LAVIS III Conference

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Language Variety in the South: Historical and Contemporary Perspectives (LAVIS III) was held at the University of Alabama in Tuscaloosa April 15-17, 2004.

LAVIS III Vision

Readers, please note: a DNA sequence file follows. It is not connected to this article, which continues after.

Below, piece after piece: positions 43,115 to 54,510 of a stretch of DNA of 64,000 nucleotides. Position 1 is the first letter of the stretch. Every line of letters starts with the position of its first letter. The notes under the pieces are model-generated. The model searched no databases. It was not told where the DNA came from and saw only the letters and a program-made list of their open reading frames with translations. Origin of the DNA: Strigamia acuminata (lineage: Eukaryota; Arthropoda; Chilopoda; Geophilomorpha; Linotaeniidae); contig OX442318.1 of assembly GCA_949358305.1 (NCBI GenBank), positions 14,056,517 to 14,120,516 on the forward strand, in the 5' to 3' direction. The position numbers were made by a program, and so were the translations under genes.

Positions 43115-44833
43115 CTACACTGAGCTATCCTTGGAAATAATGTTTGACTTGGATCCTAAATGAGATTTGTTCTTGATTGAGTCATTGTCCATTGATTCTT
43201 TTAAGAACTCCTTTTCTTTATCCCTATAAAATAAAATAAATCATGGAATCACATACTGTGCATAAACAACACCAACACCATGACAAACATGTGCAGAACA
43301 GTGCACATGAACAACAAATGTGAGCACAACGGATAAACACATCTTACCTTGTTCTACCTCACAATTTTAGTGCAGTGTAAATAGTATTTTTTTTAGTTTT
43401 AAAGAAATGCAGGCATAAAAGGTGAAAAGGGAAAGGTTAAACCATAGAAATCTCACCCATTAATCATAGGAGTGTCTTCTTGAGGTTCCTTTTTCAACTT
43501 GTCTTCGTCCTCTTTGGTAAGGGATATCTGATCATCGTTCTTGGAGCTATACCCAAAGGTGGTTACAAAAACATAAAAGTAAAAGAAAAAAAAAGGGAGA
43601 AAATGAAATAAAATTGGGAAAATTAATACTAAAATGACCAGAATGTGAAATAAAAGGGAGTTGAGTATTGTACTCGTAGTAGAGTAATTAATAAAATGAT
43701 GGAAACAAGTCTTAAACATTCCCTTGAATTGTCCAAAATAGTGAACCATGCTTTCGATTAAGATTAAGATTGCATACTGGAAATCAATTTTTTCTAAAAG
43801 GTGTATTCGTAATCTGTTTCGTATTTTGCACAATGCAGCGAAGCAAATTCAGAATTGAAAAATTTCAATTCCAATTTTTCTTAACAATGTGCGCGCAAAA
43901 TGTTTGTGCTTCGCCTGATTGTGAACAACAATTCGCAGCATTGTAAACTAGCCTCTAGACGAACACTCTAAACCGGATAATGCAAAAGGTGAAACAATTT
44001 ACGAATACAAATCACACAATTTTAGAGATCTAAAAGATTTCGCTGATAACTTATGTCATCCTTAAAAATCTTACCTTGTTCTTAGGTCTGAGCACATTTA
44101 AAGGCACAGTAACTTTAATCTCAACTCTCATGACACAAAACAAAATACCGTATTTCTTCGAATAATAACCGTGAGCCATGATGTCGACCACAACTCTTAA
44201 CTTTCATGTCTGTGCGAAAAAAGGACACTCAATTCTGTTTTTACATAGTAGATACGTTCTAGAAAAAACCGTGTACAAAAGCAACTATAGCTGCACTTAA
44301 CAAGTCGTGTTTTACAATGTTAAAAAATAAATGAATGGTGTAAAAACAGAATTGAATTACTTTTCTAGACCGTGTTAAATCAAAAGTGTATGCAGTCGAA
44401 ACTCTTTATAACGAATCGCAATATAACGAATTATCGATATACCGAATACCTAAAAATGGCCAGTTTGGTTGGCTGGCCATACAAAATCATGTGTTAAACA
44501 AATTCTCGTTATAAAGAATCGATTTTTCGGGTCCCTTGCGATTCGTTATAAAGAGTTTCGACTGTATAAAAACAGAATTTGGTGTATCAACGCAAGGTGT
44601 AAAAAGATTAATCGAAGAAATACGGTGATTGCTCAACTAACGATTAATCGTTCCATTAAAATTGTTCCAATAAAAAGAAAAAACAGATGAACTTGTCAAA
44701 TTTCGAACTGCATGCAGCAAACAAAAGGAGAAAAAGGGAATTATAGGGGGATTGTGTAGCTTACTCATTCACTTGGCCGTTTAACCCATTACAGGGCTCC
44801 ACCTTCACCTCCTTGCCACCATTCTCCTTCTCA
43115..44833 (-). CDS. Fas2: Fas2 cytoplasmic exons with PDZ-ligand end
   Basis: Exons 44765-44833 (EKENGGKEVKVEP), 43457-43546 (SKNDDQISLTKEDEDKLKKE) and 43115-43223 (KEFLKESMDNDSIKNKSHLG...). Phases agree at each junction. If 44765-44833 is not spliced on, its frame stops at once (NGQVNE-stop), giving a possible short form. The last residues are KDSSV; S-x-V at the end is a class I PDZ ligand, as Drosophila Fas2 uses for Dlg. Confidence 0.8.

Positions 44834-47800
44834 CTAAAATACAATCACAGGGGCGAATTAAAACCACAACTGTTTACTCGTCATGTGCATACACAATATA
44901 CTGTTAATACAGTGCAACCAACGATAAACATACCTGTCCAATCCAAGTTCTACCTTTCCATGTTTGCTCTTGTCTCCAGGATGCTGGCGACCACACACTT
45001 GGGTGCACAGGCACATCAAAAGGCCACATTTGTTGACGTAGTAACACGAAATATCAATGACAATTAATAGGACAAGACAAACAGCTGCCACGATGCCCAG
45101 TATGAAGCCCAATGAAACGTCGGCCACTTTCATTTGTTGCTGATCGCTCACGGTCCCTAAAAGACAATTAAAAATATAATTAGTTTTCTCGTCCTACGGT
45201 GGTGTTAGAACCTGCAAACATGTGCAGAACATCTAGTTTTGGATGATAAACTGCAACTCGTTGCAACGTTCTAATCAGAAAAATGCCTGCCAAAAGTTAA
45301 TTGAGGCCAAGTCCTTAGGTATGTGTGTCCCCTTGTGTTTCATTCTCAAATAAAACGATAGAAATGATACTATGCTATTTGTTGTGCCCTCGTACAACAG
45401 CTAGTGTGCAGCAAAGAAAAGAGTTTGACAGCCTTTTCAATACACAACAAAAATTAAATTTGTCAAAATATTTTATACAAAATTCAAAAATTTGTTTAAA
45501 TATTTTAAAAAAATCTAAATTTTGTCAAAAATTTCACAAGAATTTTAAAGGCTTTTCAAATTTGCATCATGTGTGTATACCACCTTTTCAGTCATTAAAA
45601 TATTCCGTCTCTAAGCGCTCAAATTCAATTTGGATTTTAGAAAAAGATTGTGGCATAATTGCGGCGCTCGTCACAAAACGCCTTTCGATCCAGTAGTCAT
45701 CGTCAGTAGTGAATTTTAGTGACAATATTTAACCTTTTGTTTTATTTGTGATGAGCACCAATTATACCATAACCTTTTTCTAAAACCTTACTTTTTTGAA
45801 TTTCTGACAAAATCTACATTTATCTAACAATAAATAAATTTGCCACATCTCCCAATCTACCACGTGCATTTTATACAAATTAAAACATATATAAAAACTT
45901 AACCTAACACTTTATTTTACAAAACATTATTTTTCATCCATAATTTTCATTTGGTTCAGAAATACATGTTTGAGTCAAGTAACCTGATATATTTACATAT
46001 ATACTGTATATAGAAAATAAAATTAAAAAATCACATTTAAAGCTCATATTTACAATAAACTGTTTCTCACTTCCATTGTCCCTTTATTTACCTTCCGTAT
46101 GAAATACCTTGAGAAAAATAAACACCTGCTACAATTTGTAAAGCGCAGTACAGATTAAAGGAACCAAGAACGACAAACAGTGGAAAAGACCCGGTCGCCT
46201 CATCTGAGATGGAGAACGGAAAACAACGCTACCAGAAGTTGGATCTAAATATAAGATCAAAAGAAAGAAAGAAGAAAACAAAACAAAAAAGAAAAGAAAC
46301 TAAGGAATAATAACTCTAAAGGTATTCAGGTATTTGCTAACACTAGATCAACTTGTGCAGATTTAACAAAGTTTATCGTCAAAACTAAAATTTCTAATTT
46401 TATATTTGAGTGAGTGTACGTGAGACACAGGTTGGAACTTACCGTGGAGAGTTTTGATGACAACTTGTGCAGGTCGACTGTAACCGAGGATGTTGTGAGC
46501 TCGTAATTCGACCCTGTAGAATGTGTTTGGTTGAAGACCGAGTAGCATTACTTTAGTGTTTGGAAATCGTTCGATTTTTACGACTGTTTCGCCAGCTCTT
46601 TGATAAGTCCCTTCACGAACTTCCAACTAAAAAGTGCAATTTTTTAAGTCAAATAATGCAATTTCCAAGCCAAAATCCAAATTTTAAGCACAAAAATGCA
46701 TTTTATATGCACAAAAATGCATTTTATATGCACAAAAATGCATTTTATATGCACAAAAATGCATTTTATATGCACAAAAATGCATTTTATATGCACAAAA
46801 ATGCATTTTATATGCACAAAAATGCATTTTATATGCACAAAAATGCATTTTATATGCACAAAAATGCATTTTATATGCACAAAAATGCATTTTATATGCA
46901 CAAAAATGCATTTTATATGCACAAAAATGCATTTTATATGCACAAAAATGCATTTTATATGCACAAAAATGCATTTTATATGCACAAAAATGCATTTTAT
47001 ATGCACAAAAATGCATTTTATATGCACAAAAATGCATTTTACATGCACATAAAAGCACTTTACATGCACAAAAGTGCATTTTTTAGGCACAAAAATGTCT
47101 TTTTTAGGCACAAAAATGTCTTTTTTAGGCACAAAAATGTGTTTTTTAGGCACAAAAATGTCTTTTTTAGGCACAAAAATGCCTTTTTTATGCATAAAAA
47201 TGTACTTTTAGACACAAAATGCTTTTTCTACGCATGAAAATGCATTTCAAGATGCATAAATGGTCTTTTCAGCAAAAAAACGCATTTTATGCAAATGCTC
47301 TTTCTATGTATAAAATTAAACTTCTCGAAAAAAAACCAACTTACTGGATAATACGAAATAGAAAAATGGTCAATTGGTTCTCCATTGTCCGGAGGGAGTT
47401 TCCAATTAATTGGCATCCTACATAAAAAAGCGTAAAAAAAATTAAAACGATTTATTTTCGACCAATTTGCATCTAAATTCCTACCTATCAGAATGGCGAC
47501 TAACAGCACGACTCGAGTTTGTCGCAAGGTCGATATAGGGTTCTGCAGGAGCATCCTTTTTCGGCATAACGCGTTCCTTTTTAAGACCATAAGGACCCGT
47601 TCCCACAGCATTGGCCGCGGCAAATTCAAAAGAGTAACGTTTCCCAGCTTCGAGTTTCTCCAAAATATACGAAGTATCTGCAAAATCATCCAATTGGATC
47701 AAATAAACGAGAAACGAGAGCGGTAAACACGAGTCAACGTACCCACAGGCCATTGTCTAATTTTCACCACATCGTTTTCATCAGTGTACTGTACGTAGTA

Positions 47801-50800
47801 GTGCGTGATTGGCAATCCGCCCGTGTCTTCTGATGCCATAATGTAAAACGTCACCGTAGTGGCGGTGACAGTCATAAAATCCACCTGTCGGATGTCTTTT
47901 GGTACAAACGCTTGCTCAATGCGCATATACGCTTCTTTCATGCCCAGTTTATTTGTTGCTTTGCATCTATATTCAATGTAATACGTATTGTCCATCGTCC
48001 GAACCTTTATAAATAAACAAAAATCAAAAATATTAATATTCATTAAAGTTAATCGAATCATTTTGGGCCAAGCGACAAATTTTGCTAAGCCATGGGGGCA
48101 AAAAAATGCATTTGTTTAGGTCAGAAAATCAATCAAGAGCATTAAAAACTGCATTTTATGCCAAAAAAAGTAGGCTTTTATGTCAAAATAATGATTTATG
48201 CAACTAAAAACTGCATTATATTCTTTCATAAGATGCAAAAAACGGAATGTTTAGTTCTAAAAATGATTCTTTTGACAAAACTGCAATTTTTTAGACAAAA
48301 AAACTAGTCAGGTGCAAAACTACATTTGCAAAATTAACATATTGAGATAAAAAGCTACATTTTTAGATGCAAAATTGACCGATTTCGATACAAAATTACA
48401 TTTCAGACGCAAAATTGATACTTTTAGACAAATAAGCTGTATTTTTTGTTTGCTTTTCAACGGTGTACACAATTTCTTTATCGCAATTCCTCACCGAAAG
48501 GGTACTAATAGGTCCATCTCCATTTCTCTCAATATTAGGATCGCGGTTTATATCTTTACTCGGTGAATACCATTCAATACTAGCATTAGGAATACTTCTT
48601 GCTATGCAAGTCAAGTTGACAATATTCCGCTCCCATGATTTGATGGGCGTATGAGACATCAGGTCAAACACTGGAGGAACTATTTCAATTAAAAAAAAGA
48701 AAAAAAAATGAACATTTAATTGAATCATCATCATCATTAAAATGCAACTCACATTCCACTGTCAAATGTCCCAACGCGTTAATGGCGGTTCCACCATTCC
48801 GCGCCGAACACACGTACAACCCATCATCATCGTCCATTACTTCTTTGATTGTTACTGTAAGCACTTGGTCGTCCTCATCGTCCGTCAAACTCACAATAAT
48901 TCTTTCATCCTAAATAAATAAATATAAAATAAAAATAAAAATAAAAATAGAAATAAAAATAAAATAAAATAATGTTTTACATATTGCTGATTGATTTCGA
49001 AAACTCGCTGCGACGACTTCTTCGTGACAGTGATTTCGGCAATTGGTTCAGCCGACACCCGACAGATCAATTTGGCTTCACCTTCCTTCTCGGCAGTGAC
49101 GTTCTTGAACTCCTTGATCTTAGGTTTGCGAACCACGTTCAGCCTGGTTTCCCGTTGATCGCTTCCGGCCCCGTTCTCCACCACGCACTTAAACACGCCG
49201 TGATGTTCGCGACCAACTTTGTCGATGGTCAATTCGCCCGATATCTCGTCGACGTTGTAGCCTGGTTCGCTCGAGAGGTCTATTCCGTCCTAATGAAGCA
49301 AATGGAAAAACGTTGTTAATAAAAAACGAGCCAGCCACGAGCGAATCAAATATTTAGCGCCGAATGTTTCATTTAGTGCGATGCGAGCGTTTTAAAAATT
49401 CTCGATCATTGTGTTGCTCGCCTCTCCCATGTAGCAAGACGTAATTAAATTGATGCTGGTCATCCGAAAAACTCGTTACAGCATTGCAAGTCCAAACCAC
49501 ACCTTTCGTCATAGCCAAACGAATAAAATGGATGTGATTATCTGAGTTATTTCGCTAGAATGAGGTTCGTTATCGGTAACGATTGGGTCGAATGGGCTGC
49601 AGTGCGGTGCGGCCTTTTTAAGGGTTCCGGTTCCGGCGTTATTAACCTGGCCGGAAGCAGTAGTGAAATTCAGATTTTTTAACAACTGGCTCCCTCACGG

Like both its predecessors, LAVIS III put on display the state of research into the new millennium, providing an important forum of exchange on center-stage issues such as the relationship between black and white speech in the South. Like its predecessors, LAVIS III sought to showcase the latest applications in the quantitative analysis of linguistic data, as well as other new methodologies. But LAVIS III sought to do more. For, despite the unqualified success of both LAVIS I and LAVIS II in the areas mentioned, important gaps remained. Various historical and contemporary issues needed to be addressed and integrated into a composite for commensurate progress to be made in filling in the larger picture of language variety in the South. In relation to the linguistic history of the South, there remained a need to establish a benchmark in the form of a more comprehensive sociohistorical reconstruction of the evolving linguistic landscape in the South, including historical dialect geography and linguistic demographics. The issues addressed included the role of indigenous languages and trade jargons, links to the Caribbean, and the nature of the European linguistic mix. In relation to the contemporary picture and future projections, many vital issues needed to be addressed, some of which were anchored in previous research, and some of which represented an expansion into new territory, but all of which benefited from the impetus of LAVIS III. These issues include the complexity of relationship between black and white speech, current language contact, new frameworks and technologies for quantitative methodologies, and the use of innovative methodologies in approaching an expanded object of study including perceptual dialectology, discourse analysis and pragmatics, language ideology, and the representation of Southern speech in the media.